Good work, Sir.

    • Yes, I’m very familiar with what DoF is. It was bad description/terminology and I’ve since fixed it!

      Thanks for the kind comments, though! Glad you enjoyed the article. 🙂

  • Theo

    There should be structure to the review and some sort of conclusion for all items, no time to scroll and read everything

  • broxibear

    Interesting article Cary,
    You wrote “Nikon’s reasoning for the Nikon 1 design is now clear and actually quite brilliant, considering the 1’s target market.”
    Which parts of the Nikon 1 design do you feel make it brilliant, and what do you think the target market is ?

  • Frosti7

    Thank god no one is comparing the nikon to its direct competitor, Panasonic G3, and instead everyone are comparing to the Olympus EP-3 with the terrible 3 year old sensor and no EVF

    • broxibear
    • Worminator

      Or the GX1 for that matter.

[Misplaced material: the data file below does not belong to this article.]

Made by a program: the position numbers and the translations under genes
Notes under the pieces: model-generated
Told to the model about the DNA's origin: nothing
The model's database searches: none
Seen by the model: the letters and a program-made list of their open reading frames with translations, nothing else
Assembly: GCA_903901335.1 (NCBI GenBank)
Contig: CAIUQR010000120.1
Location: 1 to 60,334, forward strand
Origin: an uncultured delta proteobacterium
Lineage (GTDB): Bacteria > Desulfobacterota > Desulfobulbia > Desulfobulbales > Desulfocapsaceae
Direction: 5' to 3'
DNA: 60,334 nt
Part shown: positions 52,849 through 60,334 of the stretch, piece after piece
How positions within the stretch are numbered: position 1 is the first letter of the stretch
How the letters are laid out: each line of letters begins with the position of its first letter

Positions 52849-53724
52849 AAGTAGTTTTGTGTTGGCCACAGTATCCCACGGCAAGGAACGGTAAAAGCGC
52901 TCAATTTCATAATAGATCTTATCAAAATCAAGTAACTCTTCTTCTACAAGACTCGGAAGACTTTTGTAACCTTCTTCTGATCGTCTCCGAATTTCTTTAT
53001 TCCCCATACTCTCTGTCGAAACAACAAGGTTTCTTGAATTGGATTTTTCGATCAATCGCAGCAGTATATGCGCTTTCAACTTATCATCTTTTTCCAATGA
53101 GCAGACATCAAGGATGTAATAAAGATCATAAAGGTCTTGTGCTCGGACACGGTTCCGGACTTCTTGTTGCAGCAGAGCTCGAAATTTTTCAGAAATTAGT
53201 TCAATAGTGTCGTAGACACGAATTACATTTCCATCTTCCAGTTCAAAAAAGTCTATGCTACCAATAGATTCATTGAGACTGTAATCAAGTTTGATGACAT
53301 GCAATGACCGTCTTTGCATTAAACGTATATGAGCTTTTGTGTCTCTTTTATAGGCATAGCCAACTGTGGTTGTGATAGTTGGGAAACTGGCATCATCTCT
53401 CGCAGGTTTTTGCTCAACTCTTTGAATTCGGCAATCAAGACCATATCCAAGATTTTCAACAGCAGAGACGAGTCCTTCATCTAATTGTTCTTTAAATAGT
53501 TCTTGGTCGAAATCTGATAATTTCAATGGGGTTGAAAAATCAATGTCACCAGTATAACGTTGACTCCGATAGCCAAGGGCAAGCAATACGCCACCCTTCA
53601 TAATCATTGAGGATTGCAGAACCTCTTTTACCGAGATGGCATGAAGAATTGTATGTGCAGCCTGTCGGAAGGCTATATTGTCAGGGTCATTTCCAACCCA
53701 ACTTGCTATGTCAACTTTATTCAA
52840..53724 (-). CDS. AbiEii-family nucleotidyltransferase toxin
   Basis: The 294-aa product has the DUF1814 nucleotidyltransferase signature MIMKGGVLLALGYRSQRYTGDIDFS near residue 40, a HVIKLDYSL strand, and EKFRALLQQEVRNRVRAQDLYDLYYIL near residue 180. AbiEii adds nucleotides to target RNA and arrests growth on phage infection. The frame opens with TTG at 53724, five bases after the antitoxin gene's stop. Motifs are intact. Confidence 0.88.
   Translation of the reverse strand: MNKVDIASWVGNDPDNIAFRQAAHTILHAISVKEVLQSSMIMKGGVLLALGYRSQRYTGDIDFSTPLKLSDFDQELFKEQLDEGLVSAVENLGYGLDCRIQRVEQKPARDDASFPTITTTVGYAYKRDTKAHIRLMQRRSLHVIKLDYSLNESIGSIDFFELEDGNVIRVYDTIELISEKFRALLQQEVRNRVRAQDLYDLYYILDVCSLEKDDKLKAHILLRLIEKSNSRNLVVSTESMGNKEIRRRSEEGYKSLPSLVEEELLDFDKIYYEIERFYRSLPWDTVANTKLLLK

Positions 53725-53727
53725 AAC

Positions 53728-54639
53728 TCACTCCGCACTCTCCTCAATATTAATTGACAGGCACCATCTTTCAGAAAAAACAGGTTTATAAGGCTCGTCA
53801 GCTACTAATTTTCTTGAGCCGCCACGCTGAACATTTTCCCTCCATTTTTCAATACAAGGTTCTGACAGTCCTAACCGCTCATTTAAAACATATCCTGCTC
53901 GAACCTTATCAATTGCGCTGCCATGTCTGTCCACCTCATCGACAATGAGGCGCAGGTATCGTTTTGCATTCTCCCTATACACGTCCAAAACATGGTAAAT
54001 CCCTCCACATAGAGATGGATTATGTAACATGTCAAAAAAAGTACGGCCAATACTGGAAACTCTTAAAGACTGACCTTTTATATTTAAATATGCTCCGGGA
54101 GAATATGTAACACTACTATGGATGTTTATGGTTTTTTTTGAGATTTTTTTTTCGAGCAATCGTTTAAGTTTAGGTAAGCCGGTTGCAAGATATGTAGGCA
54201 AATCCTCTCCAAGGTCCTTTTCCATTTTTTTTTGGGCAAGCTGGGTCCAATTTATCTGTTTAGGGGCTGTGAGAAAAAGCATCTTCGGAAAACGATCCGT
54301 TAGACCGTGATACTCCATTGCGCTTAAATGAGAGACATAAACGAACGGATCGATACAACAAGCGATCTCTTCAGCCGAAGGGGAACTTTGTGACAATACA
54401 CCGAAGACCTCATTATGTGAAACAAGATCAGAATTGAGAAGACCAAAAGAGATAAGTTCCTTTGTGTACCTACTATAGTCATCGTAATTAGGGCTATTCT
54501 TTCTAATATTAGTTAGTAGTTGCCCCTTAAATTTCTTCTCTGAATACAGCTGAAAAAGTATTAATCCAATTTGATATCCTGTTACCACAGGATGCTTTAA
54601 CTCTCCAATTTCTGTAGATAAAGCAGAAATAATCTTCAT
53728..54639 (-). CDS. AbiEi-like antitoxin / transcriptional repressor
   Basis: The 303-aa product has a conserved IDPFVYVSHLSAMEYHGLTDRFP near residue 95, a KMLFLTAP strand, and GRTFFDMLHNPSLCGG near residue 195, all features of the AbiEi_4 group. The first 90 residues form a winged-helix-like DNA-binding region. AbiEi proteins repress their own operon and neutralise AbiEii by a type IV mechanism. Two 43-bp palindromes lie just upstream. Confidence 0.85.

Whatever, I would prefer that reviewers – and everyone else – just take the Nikon 1 for what it is and let it rise or fall on its own merits rather than reaching for comparisons all the time.

      Especially if the reviewer isn’t remotely interested about being objective in his/her assessment.

      • broxibear

        Hi Worminator,
        Kai over at digitalrev did a hands on test of the GX1
        I know some people don’t like his reviews but I like the real life tests, and even though he’s calls himself a Nikon and Leica fanboy, he doesn’t hold back criticism if he feels it’s deserved as in his V1 review here
        “Especially if the reviewer isn’t remotely interested about being objective in his/her assessment.”
        You might be right about this, which is why it’s always a good idea to read/watch as many reviews as you can to help make a better informed decision.
        Sometimes it’s difficult to tell apart an advert from a review…sometimes it’s very easy ?

  • Lonnie Utah

    Give me a NEX-7 all day long over this camera.

    • Roy